Manchin, though, was also backed by the U.S. Chamber of Commerce, which vehemently opposes the bill.

Earlier today…

Paycheck Fairness Act: Negative Employment Effects

By | Briefly Legal, Economy, Human Resources | 2 Comments

The Hudson Institute is sponsoring a forum on Capitol Hill Wednesday, “The Negative Employment Effects of the Paycheck Fairness Act.” If jobs are the priority, then this bill has to fail.

When the Senate reconvenes for its lame-duck session later this month, senators will consider the Paycheck Fairness Act, a bill that would vastly expand the role of government in employers’ compensation decisions. The bill would require the government to collect data from employers on the sex, race, and national origin of employees, significantly adding to red tape, paperwork, and hiring costs, and trapping firms in costly litigation.

At a time when the unemployment rate is above 9 percent and almost 15 million Americans are out of work, the Paycheck Fairness Act would impose substantial new burdens on employers that would encourage hiring overseas and discourage hiring in America. As the Washington Post concluded in a recent editorial, “Discrimination is abhorrent, but the Paycheck Fairness Act is not the right fix.”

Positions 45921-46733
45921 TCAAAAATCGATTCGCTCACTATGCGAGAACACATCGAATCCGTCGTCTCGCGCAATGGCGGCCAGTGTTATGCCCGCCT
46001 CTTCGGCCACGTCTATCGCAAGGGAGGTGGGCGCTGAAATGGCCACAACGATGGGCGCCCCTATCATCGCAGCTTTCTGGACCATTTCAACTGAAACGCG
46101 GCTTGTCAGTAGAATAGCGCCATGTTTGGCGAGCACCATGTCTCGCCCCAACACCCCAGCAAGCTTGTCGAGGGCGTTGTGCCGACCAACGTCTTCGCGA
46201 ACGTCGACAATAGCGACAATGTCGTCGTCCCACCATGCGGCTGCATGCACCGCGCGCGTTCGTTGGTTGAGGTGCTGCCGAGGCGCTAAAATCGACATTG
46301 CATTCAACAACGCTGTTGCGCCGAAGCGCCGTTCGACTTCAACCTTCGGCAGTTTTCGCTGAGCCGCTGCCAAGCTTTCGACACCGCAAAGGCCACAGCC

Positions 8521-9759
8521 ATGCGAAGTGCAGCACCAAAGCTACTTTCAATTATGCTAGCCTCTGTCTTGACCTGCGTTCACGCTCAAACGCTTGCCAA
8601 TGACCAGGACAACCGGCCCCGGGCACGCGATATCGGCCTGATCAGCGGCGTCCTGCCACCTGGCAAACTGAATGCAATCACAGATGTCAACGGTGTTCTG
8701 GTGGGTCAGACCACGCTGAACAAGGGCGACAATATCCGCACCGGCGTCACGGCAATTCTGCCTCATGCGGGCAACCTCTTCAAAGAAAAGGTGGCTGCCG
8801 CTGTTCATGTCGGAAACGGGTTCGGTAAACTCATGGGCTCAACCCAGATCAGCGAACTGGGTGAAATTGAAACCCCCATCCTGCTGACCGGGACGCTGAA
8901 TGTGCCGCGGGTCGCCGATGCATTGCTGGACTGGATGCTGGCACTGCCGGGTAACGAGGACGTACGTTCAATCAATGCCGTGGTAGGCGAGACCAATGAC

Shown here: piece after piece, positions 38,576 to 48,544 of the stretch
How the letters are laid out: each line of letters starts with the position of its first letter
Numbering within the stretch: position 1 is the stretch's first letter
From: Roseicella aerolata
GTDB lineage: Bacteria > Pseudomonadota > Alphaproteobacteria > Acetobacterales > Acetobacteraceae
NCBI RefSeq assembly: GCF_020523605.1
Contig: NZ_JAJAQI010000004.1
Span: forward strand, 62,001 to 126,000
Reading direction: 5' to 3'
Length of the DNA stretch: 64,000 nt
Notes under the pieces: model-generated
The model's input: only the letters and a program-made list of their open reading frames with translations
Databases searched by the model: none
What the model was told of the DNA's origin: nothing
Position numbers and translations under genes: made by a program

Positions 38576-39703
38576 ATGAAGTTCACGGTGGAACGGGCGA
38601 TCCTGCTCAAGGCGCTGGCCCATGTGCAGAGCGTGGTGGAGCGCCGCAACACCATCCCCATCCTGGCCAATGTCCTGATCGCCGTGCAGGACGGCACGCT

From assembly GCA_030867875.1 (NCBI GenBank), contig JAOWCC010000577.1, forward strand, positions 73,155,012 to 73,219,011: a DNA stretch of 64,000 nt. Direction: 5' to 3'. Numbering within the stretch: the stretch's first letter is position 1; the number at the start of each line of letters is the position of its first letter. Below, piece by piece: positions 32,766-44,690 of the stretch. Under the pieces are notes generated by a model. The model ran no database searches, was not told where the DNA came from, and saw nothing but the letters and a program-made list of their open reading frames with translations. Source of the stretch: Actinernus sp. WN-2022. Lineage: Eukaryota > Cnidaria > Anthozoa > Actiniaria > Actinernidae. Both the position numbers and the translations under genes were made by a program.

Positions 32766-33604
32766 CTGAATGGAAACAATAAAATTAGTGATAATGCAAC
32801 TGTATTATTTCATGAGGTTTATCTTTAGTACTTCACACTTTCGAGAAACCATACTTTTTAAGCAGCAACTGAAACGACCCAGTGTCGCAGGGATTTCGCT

Please join Hudson Institute to analyze the costs of the bill and its effects on employment from the economic, legal, and small business perspectives at this Capitol Hill event. Luncheon keynote speaker is the 24th U.S. Secretary of Labor Elaine L. Chao, now a Distinguished Fellow at the Heritage Foundation.

The event starts at 9:45 a.m. at the Capitol Visitors Center.

Apologizing for America, Administration Touts Paycheck Fairness Act

By | Briefly Legal, Economy, Human Resources | 7 Comments

The State Department last week submitted a report to the United Nations High Commissioner for Human Rights, the first time the United States has provided such a self-accounting under the U.N.’s Universal Periodic Review. The basic message is that the United States is deeply flawed, injustice abounds, but the Obama Administration is bringing us into a new age of enlightenment and justice.

This document gives a partial snapshot of the current human rights situation in the United States, including some of the areas where problems persist in our society. In addressing those areas, we use this report to explore opportunities to make further progress and also to share some of our recent progress. For us, the primary value of this report is not as a diagnosis, but rather as a roadmap for our ongoing work within our democratic system to achieve lasting change.